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China not out of the woods yet

Publication Date : 30-10-2012

 

Over the past three months, things have started looking up for carpet exporter Shijiazhuang Artweaver.

Its exports, half of which go to Europe, recovered to last year's levels - after falling nearly 15 per cent in the first half of this year - as new orders came in.

And the company of 50 staff in northern Hebei province found its cash flow easing, after the local authorities started refunding exporters' value-added taxes promptly.

"It used to take six months for the refunds to reach us," said Artweaver chairman Xu Wenbin.

"But after Premier Wen Jiabao pledged more support for exporters, there has been an obvious improvement."

Still, that is not enough for him to see a clear rebound yet.

"We are still moving at the bottom of the curve, things are not getting worse but they aren't getting visibly better either."

This ambivalence among Chinese companies and analysts continues even as the first green shoots took shape in last month's data.

A pick-up in industrial profits, production, retail sales and investments last month has convinced many that the worst is over.

"The market could be tentatively relieved from its overbearish view on the possibility of a hard-landing scenario," noted Mirae Asset Securities economist Joy Yang.

China's third-quarter gross domestic product fell to a three-year low of 7.4 per cent from a year ago. But on a quarterly basis, its 2.2 per cent rise was the highest in four quarters.

So the debate rages on about where last month's growth spurt will lead. Is it a U-shaped recovery - a gradual decline followed by gradual rise?

Proponents argue that China has already bottomed out. It will rebound in the fourth quarter, and likely keep going next year, Ministry of Finance researcher Jia Kang told a Beijing conference last Saturday.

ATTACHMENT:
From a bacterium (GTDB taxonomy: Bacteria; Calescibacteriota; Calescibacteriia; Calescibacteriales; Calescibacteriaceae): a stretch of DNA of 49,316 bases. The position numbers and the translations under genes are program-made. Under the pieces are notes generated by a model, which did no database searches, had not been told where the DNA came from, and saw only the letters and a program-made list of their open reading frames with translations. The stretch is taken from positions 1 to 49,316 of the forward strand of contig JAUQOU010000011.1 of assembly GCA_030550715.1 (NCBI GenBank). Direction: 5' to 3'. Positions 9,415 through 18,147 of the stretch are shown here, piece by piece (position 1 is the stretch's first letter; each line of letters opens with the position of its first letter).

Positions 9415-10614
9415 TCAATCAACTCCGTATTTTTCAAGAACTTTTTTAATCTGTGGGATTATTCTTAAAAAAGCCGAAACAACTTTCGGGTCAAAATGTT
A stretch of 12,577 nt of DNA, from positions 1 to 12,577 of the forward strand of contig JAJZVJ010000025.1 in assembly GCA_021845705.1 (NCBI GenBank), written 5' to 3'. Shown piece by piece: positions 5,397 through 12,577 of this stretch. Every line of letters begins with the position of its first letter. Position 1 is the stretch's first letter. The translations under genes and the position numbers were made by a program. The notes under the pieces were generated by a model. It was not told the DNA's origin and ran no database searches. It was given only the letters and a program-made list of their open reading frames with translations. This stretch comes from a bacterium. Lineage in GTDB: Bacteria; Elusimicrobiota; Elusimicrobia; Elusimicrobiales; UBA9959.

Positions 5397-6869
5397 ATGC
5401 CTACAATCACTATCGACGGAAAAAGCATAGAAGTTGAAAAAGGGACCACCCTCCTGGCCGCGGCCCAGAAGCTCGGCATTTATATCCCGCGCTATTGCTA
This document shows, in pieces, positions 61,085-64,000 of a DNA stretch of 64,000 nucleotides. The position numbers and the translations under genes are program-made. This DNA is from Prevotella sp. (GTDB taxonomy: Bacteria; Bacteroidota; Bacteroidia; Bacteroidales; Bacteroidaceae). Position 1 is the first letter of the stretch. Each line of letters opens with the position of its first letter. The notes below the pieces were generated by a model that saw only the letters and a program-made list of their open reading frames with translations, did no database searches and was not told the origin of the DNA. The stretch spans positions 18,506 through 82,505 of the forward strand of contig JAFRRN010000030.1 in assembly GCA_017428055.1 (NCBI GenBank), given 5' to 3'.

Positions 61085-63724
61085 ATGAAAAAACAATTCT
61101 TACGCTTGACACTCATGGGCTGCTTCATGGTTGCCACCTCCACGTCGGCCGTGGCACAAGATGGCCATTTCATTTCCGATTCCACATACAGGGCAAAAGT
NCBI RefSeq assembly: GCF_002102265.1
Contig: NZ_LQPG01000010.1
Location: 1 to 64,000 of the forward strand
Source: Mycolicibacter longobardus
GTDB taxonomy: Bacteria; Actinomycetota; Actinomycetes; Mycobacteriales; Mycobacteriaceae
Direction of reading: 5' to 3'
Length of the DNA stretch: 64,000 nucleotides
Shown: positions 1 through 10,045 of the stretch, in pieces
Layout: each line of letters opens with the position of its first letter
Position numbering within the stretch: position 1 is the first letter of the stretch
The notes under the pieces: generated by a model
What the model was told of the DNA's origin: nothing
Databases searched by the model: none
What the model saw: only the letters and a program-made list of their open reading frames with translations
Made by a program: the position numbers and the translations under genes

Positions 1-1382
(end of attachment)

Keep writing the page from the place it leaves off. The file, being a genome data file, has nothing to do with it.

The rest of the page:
Others say it is more L-shaped: Yes, the economy is stabilising, but it may stay at a low level.

So its growth may look more like a horizontal line on a chart, according to Shanghai-based analyst Li Huiyong: "To lower overcapacity and financial risks, and do economic restructuring... may take three to five years."

What is clear is there will be no state-driven V-shaped bounce, like the one that helped China lead Asia and the rest of the world out of the 2008 financial crisis.

Then, the Chinese government launched a 4 trillion yuan (US$636 billion) stimulus.

This time, Beijing is treading more carefully ahead of a leadership transition starting on November 8.

Policymakers are avoiding aggressive easing, in case of destabilising effects like inflation spikes.

So "China is lagging behind other Asian economies in easing (through) monetary policy", said Yang, formerly an International Monetary Fund economist.

Still, China will have to count on government policy to engineer a turnaround, as other growth drivers, from trade to property, have yet to rev up in a big way.

Private enterprises are still largely reluctant to invest more, while real estate giants like China Overseas Land & Investment warned last week that "the worst time for the China property market is not yet over".

And exports may still be a drag on growth.

"The unexpected jump in September's exports was largely due to Chinese firms lowering prices to fill more Christmas orders, so they can meet their planned targets for this year," said International Business and Economics University professor Li Shimin.

"But export growth after this lacks momentum."

Those in the L-shaped camp are especially sceptical about demand trends after the Christmas gifting season and after excitement over Apple's iPhone 5 and newly launched iPad Mini - both produced in China - eases.